Together, we can control drug abuse in your practice and enhance the quality of care. Don’t become a victim of preliminary findings delivered by point-of-care testing cups or bench top screens.These methods provides a fast turnaround, but not the accuracy or precision of an in-depth toxicology report available from liquid chromatography mass spectrometry (LC-MS/MS). Many physicians don’t use point-of-care cups because they are unreliable and misleading. Confirmation testing is the only reliable method that is 99.99% accurate and checks for metabolites as well as the parent drug. Your quality of care depends direClinical Connecty on how well you monitor your practice and patient compliance in any treatment plan. Let Clinical Connect work for you to ensure practice compliance. Start Monitoring Clinical Connect’s medication monitoring and drug detection services provide more than just test results to health care professionals. We deliver the comprehensive scientific data backed by service and clinical consultation to help interpret results for more informed clinical decisions. Complete Toxicology Laboratories provides health care professionals with choices to design their medication monitoring and drug detection program to best suit the unique needs of their patients and their practice.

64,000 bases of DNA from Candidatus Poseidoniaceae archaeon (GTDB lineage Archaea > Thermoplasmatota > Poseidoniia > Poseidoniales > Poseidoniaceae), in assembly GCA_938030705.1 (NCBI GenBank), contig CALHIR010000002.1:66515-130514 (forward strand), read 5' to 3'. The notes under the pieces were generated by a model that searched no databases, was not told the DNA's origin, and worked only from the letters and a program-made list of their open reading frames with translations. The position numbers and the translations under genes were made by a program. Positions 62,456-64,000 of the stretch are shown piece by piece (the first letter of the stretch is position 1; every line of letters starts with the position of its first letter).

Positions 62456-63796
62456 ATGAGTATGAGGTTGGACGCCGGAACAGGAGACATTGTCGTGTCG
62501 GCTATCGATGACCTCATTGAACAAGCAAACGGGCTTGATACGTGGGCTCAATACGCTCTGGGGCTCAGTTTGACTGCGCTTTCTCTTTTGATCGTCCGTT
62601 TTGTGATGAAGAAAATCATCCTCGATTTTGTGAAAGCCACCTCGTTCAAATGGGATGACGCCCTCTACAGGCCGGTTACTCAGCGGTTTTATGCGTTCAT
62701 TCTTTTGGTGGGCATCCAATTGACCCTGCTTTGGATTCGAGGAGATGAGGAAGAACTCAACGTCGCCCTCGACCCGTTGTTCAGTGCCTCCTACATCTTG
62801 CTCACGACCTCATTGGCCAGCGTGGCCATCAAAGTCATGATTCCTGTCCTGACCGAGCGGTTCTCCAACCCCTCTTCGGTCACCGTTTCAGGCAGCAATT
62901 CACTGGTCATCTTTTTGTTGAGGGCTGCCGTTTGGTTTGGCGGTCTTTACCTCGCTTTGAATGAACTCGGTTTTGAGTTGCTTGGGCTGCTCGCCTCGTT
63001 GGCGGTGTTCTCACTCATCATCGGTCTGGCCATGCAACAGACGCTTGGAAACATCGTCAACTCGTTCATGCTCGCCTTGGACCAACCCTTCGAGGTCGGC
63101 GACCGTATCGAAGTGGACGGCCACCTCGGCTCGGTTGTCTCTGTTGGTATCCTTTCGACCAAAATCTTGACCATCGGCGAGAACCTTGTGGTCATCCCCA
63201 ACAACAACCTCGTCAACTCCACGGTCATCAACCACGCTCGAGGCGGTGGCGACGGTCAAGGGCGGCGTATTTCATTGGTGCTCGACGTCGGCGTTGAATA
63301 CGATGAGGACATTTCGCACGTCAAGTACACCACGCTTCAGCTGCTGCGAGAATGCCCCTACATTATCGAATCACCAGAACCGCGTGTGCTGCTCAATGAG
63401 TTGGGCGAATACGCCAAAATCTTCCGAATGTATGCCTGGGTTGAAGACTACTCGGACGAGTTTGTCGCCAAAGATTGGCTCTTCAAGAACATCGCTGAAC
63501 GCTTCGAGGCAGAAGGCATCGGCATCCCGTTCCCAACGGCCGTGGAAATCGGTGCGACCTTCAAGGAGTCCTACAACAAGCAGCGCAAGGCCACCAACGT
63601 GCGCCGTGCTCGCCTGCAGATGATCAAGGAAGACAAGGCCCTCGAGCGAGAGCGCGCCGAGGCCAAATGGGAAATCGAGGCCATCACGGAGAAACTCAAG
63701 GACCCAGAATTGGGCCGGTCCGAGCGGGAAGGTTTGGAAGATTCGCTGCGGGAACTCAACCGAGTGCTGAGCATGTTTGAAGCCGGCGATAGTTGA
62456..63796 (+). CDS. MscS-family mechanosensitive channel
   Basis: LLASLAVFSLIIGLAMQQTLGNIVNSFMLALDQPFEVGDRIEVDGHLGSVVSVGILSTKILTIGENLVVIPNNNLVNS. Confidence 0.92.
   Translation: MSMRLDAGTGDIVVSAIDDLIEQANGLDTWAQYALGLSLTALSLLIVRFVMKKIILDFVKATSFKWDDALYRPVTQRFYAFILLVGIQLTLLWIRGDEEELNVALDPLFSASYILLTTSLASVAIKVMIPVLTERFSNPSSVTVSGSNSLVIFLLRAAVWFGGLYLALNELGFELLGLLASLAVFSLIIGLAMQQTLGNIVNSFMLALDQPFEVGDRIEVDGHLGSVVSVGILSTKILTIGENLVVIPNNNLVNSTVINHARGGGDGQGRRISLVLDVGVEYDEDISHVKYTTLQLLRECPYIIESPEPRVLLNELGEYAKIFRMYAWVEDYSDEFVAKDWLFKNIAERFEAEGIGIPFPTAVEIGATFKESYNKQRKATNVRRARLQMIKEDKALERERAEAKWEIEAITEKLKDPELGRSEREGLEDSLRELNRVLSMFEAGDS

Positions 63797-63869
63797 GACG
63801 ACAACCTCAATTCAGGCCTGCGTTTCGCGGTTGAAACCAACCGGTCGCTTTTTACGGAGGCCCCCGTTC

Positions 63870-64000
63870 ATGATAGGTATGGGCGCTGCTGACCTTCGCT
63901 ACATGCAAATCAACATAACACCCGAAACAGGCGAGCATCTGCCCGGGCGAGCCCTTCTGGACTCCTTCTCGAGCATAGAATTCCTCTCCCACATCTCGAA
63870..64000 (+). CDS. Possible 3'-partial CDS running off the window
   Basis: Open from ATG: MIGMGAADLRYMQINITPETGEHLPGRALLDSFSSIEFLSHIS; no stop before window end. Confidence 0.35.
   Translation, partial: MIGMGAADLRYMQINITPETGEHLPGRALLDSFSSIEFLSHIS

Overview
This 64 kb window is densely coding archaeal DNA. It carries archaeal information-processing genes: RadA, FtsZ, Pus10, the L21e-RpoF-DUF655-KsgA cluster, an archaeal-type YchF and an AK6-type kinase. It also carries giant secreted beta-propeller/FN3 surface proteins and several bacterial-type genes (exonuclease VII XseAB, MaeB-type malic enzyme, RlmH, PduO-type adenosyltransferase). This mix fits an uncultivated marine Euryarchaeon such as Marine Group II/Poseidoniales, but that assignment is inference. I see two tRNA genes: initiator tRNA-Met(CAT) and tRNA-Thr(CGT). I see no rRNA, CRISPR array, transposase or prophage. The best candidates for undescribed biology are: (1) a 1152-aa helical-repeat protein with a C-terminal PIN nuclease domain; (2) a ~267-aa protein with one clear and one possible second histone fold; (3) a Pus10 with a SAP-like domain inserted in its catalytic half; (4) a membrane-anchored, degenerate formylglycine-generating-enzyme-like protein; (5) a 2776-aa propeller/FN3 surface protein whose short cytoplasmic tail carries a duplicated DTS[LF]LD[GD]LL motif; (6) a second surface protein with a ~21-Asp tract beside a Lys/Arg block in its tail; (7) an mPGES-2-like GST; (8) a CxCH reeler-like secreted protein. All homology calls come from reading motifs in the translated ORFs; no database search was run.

Pain Management Why is it important to monitor abuse and diversion of controlled substances while providing the right care for your pain patients? Pain medications are being abused all across the United States.Therefore, as a physician you must help abolish the trend while providing an effective treatment plan for your patients. In this day and time, no patient should have to suffer by experiencing the unpleasant sensation of pain due to physician’s fear of prescribing controlled substances to well deserving patients. To control abuse, physicians must monitor pain medications to ensure practice compliance. Clinical Connect provides you with an easy and efficient way to monitor compliance.


Cliicl Confidence Instilling


24555 Southfield Rd., Suite 100 Southfield, MI, 48075

888 . 392 . 6042 248 . 864 . 8592 35